The Constitutional Court of Kosovo is the final authority for the interpretation of the Constitution, the compliance of acts of public authorities and the protection of human rights and freedoms. The original competences of Kosovo’s Constitutional Court, i.e. its scope of jurisdiction, are laid down in Art. 113 of the Constitution of the Republic of Kosovo. Art. 113 paras. 2 and 3 provide for situations in which the Assembly of Kosovo, the Government, the Ombudsperson, and the President of Kosovo are authorized to refer matters to the Court.
On 1 July 2010, Mr. Qazim Qeska, Mayor of Rahovec, publicly addressed the citizens of the Municipality of Rahovec via communiqué and announced his irrevocable resignation. After his resignation, the President of the Republic of Kosovo filed a referral to the Constitutional Court of Kosovo and requested the Court to interpret which institution in the Republic of Kosovo is responsible to consider a resignation of a mayor and which are the further actions which the President should take. In a very short judgment, the Court argued that the Constitution foresees under Art. 84.9 that, among others, the President of the Republic may refer constitutional questions to the Constitutional Court. Therefore the Court considered that the admissibility review under Art. 113 of the Constitution was not necessary.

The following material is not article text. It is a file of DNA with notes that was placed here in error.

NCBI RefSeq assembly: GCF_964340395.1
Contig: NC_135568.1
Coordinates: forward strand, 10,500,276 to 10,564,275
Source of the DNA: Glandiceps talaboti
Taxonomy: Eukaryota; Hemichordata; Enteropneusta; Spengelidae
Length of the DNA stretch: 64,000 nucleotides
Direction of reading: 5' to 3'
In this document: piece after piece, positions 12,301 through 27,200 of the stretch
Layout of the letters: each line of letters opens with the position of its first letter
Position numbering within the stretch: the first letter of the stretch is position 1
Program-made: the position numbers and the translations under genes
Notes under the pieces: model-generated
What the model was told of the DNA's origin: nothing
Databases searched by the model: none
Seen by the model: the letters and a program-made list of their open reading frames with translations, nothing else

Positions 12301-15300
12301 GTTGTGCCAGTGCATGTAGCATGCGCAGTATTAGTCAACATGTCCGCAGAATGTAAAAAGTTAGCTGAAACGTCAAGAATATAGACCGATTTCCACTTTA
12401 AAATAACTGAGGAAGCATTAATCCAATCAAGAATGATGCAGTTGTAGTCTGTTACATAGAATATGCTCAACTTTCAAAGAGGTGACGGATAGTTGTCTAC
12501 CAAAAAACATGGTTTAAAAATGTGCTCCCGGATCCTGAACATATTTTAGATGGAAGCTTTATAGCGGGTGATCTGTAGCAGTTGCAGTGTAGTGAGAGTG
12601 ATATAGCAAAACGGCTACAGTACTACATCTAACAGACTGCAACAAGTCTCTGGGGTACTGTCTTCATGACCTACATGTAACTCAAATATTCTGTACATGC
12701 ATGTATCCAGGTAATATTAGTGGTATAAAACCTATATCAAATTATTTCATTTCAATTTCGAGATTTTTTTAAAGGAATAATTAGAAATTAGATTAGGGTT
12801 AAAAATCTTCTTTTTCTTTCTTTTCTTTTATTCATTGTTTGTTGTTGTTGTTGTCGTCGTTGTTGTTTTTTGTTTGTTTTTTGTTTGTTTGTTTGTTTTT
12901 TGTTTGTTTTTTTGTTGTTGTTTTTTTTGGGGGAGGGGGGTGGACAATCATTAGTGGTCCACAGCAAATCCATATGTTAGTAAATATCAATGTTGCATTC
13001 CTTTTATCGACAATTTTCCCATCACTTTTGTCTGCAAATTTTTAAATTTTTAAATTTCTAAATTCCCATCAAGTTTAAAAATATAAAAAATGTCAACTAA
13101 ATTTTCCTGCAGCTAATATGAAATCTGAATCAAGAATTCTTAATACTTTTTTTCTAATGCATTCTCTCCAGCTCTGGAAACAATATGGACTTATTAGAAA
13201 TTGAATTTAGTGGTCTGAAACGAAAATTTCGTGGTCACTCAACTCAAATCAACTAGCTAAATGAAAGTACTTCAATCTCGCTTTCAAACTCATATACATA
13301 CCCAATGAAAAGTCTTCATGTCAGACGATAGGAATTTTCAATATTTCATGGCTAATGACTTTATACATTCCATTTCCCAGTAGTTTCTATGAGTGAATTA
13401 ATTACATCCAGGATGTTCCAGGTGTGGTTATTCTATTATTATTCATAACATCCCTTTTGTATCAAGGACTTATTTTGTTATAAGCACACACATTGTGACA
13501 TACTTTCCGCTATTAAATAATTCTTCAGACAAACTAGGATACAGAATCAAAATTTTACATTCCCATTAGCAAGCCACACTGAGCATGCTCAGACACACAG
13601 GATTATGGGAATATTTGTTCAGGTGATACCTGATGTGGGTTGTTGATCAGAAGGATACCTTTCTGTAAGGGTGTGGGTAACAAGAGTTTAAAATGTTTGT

In its legal reasoning, this judgment was already flawed. Art. 84.9 of the Constitution, which the Court relied on in order to examine the admissibility of the referral, merely concerns the competencies of the President but it does not relate to the material jurisdiction of the Court. The provision entitles the President to submit to the Court any “constitutional issue”, but this does not absolve the Court from making a finding on its own jurisdiction pursuant to Art. 113.2 and 113.3 of the Constitution. These articles provide for a detailed list of matters the Court is competent to decide on, e.g. questions of the compatibility of laws with the Constitution (Art. 113.2.1) or conflicts among constitutional competencies between state bodies (113.3.1).